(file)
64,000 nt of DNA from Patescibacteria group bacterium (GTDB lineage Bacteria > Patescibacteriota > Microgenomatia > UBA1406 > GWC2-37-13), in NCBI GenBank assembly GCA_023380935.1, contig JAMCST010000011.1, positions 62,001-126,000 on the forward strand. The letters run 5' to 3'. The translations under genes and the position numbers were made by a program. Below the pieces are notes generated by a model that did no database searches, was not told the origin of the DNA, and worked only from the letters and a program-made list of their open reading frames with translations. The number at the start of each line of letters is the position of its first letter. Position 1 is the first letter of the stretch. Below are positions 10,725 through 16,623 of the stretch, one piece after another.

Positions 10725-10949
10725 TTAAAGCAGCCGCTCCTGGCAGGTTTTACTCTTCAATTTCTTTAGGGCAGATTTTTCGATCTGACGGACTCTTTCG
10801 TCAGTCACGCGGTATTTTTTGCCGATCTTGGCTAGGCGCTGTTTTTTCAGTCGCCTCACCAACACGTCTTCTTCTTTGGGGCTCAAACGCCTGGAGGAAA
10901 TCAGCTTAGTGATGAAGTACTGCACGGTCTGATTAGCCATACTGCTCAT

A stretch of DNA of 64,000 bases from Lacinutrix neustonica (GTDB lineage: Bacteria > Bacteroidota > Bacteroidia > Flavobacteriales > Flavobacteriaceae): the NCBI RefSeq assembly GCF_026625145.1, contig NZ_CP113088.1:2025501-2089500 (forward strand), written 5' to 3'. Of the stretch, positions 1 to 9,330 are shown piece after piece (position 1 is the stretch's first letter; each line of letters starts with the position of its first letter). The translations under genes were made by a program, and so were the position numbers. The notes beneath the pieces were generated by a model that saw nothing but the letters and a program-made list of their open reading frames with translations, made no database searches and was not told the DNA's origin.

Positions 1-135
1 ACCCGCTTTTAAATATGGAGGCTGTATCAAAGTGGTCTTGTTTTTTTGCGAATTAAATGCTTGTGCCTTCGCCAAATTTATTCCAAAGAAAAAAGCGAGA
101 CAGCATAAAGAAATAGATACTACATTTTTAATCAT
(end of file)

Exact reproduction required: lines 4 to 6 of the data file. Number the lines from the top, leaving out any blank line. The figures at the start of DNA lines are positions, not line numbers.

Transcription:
10801 TCAGTCACGCGGTATTTTTTGCCGATCTTGGCTAGGCGCTGTTTTTTCAGTCGCCTCACCAACACGTCTTCTTCTTTGGGGCTCAAACGCCTGGAGGAAA
10901 TCAGCTTAGTGATGAAGTACTGCACGGTCTGATTAGCCATACTGCTCAT

A stretch of DNA of 64,000 bases from Lacinutrix neustonica (GTDB lineage: Bacteria > Bacteroidota > Bacteroidia > Flavobacteriales > Flavobacteriaceae): the NCBI RefSeq assembly GCF_026625145.1, contig NZ_CP113088.1:2025501-2089500 (forward strand), written 5' to 3'. Of the stretch, positions 1 to 9,330 are shown piece after piece (position 1 is the stretch's first letter; each line of letters starts with the position of its first letter). The translations under genes were made by a program, and so were the position numbers. The notes beneath the pieces were generated by a model that saw nothing but the letters and a program-made list of their open reading frames with translations, made no database searches and was not told the DNA's origin.